5 reasons why Alec Morris will be Alabama’s signal-caller in 2015
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Jake Coker, David Cornwell and Blake Barnett were the three heavyweights entering fall practice for Alabama at quarterback. He lost to Jameis Winston at Florida State and to Blake Sims last year, yet many thought Coker would snatch the opportunity this season.
His inability to function when plays break down allowed Barnett to push him. The true freshman and California native is talented, but still needs room to grow. Barnett’s rough outing in the team’s first scrimmage was evident. Cornwell, on the other hand, has fallen off the map.
The 6-foot-5, 221-pound redshirt freshman was considered to be a frontrunner for the starting job, after displaying leadership qualities and solid mechanics back in March. Frustration has set in with the Oklahoma native, resulting in a tough fall camp and a rough second scrimmage.
A familiar face usually tends to have success at Alabama.
Former quarterbacks Greg McElroy, AJ McCarron and Blake Sims all fit the bill. All three players possessed a confidence and toughness about themselves. Teammates fed off their energy, while coaches loved their leadership. These three individuals brought either a conference championship, national title or both back to Tuscaloosa.
Ironically, this year’s team has a familiar face at quarterback; however, he’s often forgotten.
Redshirt junior quarterback Alec Morris has risen to the top of the conversation. A former three-star recruit, Morris was the only quarterback signed in Alabama’s 2012 recruiting class.
He totaled 21 pass attempts in Alabama’s second scrimmage last week, and head coach Nick Saban said Morris “is showing the type of command that’s needed.”
Listed below is a breakdown of five reasons why Morris will be the starter.
1. National championship experience
Summary: It may sound weird, but Alec Morris is the lone quarterback on this year’s team that has a national championship ring. He received in 2012 as a redshirt freshman under AJ McCarron. Morris observed McCarron’s characteristics and command in the huddle.
He was constantly seen around McCarron and Saban with a clipboard, gleaming knowledge of the system. Morris may not have won a championship as a starter, but he knows what it takes.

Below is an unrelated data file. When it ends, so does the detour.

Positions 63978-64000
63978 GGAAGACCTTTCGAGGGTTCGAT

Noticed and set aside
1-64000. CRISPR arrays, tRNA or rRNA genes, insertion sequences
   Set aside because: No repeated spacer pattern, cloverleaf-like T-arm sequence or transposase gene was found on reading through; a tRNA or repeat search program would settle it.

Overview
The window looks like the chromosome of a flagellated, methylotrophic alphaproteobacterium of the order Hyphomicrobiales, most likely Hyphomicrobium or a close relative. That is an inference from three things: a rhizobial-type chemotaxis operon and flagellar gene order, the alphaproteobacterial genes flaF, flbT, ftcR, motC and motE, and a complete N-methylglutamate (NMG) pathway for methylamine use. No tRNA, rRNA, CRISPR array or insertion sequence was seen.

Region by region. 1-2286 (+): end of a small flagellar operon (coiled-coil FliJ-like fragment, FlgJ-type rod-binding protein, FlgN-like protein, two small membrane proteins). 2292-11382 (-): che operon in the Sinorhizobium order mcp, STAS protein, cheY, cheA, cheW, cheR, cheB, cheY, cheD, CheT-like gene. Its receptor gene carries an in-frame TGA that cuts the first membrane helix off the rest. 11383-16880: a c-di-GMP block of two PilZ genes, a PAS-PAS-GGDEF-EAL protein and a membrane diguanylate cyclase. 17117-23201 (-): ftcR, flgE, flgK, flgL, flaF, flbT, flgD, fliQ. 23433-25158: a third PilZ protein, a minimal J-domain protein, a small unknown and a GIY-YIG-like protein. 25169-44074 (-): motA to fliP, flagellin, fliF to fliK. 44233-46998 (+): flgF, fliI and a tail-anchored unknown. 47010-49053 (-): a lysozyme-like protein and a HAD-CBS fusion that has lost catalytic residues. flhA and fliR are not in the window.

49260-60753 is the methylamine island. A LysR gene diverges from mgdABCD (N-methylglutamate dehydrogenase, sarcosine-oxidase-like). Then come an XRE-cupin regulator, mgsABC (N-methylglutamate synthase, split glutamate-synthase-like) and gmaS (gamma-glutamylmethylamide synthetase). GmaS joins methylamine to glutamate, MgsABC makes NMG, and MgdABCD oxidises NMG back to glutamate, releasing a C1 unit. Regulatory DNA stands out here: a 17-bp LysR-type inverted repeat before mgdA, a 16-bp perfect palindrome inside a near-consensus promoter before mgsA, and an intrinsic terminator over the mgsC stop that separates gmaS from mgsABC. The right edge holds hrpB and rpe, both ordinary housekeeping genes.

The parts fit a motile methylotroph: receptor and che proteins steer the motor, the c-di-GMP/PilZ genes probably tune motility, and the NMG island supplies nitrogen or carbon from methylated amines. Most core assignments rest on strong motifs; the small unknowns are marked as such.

2. Knowledge of the system
Summary: A quarterback can’t be successful in the Southeastern Conference unless it knows how to manage what it has. Coach Saban wasn’t wasting air in the various times that he’s preached this sermon. Morris enters his fourth year on the team, and according to multiple players, he is the most knowledgeable one on the roster. He stays immersed in the playbook.
After Saturday’s scrimmage, Saban told the media how the players are more comfortable around Morris because he knows where they are suppose to be on the field. This type of leadership only comes through practice and consistent studying, both of which are Morris’s strong suits.
3. Arm Strength
Summary: Does Alec Morris have an elite NFL arm? No, but it’s strong enough to get the job done. Former Crimson Tide quarterback John Parker Wilson had a better arm than McElroy, yet it was the latter who guided Alabama to a national championship in 2009.
Alabama’s 2013 spring game is one of few clips of Morris in a game-like situation, but coaches saw the production. He completed 10 of 18 pass attempts for 141 yards.
Morris showed command in the huddle and drove the ball downfield.
He was the only quarterback in this year’s spring game that didn’t toss an interception. If Alabama’s offensive line blocks well, Morris could carve opponents’ to pieces.
4. Game Manager
Summary: It’s the most scrutinized term in football jargon, but to face facts, all of Alabama’s national titles under Saban have come from a “game manager” at quarterback.
Game managers, like gunslingers, can make all the throws, they just chose when to take shots. The Crimson Tide knows what it has on defense, at running back and wide receiver.
A consistent navigator under center is the difference between Alabama running the table or losing multiple games. Morris is the equivalent to McElroy and McCarron in his first season.
5. Team chemistry
Summary: Leadership intangibles are so important in college football. Morris has bonded with every player on this year’s offense. Each individual has confidence in him, and therefore, they play better around him. Morris has seen Alabama win a national championship (2012), two Southeastern Conference titles (2012, 2014) and make three bowl appearance in his tenure.
Coach Saban said “Alabama doesn’t need a quarterback that has to win it games. Just someone that can play well enough, make the right choices/decisions and avoid the big mistake.”
Morris has chemistry with this team and possess the capabilities to guide it under center.
Stephen M. Smith is a senior analyst and columnist for Touchdown Alabama Magazine and SB Nation. You can “like” him on Facebook or “follow” him on Twitter, via @ESPN_Future.